Washington area polling places inundated by crush of voters

Voters in the District, Virginia and Maryland inundated polling places Tuesday and spent hours inching forward to cast ballots in tightly contested national and local races as strong voter turnout caught election officials by surprise.

Hundreds of people throughout Virginia were still in line nearly three hours after polls were scheduled to close, including in Prince William and Fairfax counties. Election officials said voting could continue for hours until everyone in line by 7 p.m. had voted, “regardless of how long it takes,” said Nikki Sheridan, a spokeswoman for the state board of elections.

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At some polling places in Northern Virginia, lines were so long that campaign volunteers handed out water bottles, granola bars and coffee to fortify people for a wait of more than three hours.

Although voters waited patiently in most locations, some did U-turns, vowing to return later rather than brave hours standing outside in the November chill.

“It was a big mess. I’m just so depressed, because I saw so many Obama voters leaving, and you know how tight it is in Virginia,” said Fred Crouch, an Obama campaign volunteer who handed out provisions to Crystal City voters.

Throughout the day, election officials reported other problems: a temporary shortage of provisional ballots in one District polling place, technical glitches in some Maryland lo­cations and some confusion about new voter-identification requirements in Virginia. But by far, the biggest headache for voters was the wait to vote, which election officials attributed to overwhelming interest in high-profile contests and to lengthy ballots.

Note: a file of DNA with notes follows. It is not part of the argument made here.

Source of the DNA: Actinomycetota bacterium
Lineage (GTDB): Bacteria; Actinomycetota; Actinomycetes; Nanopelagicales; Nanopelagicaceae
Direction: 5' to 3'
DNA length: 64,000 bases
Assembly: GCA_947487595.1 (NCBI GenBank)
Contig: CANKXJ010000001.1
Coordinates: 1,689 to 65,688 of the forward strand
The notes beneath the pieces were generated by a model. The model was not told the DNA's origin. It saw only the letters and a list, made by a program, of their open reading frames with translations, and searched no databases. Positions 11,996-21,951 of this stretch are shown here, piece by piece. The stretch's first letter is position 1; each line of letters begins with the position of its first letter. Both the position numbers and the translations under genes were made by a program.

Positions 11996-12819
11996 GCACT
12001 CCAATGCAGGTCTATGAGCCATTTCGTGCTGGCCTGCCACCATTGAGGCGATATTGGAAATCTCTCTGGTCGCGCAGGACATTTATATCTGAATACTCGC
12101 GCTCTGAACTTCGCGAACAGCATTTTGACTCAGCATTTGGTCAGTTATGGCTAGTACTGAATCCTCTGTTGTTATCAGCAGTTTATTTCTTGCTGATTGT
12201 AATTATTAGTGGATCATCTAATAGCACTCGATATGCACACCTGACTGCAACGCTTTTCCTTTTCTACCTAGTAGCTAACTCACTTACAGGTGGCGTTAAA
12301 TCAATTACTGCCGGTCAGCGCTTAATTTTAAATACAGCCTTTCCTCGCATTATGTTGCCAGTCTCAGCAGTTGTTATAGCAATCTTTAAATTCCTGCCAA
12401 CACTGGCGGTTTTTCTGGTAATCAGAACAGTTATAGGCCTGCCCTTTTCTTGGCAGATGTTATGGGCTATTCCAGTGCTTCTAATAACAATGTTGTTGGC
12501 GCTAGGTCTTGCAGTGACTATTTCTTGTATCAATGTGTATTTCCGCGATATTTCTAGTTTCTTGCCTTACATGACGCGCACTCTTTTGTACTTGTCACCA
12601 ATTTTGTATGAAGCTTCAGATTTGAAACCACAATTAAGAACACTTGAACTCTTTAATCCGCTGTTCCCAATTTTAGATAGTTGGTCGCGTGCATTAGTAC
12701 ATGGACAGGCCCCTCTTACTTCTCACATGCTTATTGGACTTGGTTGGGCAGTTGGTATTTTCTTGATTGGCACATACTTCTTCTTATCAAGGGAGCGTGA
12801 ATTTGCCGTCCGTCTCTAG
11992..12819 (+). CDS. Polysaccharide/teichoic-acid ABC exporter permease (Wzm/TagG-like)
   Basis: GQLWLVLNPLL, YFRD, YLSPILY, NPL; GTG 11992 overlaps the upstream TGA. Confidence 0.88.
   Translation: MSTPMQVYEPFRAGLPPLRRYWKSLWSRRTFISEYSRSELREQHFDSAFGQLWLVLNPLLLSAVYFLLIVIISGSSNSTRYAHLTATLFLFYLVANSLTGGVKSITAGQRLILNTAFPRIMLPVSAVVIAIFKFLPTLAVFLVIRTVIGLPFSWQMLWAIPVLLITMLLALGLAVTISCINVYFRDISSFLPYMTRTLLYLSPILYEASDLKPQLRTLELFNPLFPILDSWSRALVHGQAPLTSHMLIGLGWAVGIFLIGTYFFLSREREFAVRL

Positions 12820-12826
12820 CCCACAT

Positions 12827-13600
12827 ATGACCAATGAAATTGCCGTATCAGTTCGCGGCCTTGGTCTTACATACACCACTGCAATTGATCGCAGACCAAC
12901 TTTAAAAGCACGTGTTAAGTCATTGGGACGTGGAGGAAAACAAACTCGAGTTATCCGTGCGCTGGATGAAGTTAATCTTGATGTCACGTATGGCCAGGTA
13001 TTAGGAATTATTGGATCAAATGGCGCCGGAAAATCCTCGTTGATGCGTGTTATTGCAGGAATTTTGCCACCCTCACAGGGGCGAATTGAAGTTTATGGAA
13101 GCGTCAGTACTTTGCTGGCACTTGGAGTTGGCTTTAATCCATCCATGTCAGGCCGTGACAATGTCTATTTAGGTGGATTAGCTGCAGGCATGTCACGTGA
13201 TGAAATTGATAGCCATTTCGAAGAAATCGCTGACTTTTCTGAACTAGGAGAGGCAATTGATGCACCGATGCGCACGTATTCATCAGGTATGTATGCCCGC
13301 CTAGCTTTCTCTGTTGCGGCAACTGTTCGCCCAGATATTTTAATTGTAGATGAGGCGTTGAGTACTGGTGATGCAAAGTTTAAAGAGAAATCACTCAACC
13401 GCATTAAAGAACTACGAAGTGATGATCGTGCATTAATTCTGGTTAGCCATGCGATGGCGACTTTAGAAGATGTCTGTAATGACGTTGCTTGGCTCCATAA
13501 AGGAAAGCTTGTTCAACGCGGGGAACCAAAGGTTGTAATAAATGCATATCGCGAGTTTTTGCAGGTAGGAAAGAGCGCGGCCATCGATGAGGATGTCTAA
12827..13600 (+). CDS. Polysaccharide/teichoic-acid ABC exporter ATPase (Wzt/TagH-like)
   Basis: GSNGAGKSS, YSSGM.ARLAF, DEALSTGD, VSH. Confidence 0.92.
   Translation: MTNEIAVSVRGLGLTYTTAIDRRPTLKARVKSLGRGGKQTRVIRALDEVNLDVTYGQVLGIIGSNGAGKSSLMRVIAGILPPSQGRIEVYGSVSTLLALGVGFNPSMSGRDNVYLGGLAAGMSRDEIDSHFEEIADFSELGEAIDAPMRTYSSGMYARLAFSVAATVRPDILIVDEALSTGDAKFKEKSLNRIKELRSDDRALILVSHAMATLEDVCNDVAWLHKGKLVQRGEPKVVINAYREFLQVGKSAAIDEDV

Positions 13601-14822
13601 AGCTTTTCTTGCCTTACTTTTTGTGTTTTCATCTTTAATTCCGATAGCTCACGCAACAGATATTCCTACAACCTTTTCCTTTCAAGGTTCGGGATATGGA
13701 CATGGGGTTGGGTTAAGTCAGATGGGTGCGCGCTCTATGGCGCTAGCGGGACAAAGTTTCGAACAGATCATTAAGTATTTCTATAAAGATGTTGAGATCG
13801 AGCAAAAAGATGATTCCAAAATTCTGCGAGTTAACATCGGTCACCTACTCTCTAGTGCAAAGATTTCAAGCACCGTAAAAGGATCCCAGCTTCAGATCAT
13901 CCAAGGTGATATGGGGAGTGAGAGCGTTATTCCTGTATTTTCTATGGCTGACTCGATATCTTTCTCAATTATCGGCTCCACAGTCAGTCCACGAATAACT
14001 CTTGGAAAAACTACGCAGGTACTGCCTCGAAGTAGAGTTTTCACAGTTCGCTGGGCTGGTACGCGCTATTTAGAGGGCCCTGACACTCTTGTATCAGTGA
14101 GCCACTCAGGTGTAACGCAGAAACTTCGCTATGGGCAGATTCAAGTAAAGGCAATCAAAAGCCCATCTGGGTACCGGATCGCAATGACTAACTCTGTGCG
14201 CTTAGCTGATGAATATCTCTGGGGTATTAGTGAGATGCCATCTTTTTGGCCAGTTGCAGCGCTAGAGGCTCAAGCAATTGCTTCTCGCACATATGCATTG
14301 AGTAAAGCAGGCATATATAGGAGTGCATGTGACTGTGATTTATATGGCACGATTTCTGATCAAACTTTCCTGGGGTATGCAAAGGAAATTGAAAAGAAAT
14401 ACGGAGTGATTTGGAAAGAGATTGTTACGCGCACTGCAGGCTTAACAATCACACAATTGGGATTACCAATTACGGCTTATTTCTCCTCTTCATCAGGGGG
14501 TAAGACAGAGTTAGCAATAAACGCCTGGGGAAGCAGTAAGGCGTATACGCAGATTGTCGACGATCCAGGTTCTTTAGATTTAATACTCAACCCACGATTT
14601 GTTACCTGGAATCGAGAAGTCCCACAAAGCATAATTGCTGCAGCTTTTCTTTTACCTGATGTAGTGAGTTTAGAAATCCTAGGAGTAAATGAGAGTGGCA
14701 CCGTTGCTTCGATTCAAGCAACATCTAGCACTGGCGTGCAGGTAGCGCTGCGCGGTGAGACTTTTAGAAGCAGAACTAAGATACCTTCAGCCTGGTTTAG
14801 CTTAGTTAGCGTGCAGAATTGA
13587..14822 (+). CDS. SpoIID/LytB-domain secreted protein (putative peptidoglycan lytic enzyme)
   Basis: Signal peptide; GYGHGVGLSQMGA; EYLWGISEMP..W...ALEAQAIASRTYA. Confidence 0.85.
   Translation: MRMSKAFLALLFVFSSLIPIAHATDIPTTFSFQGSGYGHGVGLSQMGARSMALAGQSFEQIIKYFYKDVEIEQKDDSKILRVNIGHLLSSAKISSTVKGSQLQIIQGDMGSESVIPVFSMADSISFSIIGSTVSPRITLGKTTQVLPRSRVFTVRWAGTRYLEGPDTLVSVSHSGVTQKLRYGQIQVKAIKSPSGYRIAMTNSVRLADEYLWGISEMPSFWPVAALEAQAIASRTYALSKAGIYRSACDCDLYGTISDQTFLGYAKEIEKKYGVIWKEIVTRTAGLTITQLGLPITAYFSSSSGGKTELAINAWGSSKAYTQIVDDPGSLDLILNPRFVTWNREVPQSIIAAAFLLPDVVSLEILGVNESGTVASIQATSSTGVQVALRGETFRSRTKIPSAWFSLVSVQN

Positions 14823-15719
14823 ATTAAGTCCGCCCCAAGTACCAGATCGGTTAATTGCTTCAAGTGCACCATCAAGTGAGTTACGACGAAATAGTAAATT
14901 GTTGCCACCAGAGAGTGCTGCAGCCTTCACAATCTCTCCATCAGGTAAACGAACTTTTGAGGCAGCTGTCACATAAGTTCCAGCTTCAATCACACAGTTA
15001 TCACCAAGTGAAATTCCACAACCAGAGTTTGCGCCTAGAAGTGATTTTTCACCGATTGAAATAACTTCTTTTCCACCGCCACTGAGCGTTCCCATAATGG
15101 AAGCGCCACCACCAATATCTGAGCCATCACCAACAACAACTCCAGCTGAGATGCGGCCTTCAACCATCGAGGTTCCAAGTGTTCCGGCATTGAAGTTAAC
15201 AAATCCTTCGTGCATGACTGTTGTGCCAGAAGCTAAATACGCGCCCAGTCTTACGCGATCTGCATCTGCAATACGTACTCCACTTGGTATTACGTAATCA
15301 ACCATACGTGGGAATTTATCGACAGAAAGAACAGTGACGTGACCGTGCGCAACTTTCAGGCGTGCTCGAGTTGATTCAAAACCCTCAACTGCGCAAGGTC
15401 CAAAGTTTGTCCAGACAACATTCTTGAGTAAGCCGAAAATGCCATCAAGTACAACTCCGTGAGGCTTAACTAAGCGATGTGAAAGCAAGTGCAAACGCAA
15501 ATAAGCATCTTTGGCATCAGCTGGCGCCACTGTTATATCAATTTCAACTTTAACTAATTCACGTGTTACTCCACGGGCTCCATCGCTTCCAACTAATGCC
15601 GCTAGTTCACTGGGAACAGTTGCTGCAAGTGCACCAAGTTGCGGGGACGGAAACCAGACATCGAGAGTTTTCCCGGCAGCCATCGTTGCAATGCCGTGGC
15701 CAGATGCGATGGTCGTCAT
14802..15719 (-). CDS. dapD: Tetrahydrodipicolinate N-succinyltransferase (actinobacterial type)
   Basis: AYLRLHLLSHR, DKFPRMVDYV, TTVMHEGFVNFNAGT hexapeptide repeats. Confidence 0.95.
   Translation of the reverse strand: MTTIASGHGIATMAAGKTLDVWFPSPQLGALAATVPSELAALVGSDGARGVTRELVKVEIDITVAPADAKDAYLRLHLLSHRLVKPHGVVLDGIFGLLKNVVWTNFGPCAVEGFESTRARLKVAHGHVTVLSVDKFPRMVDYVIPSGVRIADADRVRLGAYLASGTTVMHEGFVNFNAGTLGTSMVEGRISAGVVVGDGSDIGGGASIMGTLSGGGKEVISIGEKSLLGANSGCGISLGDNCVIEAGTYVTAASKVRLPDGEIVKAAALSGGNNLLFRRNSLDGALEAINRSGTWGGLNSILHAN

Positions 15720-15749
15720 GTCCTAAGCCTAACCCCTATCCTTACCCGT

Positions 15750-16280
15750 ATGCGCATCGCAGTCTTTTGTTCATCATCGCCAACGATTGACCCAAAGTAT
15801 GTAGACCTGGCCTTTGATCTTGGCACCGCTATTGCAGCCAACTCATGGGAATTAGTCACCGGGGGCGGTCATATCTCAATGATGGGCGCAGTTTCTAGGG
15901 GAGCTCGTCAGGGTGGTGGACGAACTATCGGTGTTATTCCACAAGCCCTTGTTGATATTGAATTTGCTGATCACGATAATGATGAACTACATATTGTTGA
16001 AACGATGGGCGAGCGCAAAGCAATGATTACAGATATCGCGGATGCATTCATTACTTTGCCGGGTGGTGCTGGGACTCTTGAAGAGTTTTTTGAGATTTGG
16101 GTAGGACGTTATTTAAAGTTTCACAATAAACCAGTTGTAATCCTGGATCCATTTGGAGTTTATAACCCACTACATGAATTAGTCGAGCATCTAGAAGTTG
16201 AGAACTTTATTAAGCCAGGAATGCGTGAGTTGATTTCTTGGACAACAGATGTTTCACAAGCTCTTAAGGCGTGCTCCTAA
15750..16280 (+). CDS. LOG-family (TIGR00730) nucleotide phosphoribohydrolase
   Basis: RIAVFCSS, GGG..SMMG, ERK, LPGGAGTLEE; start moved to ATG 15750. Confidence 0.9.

Election officials said they were unprepared for the crush and tried to redeploy workers to polling locations with the biggest backups. In the District, the midday breakdown of the one electronic voting machine at Oyster Elementary School in Woodley Park forced some voters who had already waited for two hours to move to the back of another line, with a wait of more than an hour, and instead vote by paper ballot.

In Maryland, it took poll workers longer than usual to process voters at one Bowie precinct because of a shortage of voter access cards.

In Fairfax County, a fifth voting machine added midday at the Skyline precinct had little effect on the long wait in the stuffy hallways of the Goodwin House retirement facility.

Throughout Virginia, there were some reports of confusion about the new ID requirements. Some poll workers apparently did not realize that the new law does not require a photo ID.

Melinda Schweihs of Alexandria said a poll worker turned down her government-issued voter card. Schweihs had a photo ID with her, but she said in an e-mail that she was distressed for other voters.

“How many people are they demanding this of, and turning away?” she wrote.

Alexandria’s elections chief, Tom Parkins, said that such complaints were rare Tuesday. He said poll workers should have known from training that photo identification was not required.

Just before 10:30 p.m., the doors to Prince William County’s Potomac Middle School auditorium shut, with the last 30 voters in line to cast ballots. Annie Sasjous had waited for four hours and 10 minutes to cast her vote for Obama.

“I have not waited four hours for anything — traffic, nothing,” Sasjous said. “People in the line were saying, ‘Press on, press on.’ ”

T. Rees Shapiro, Laura Vozzella, Rosalind S. Helderman and Lynh Bui contributed to this report.

 
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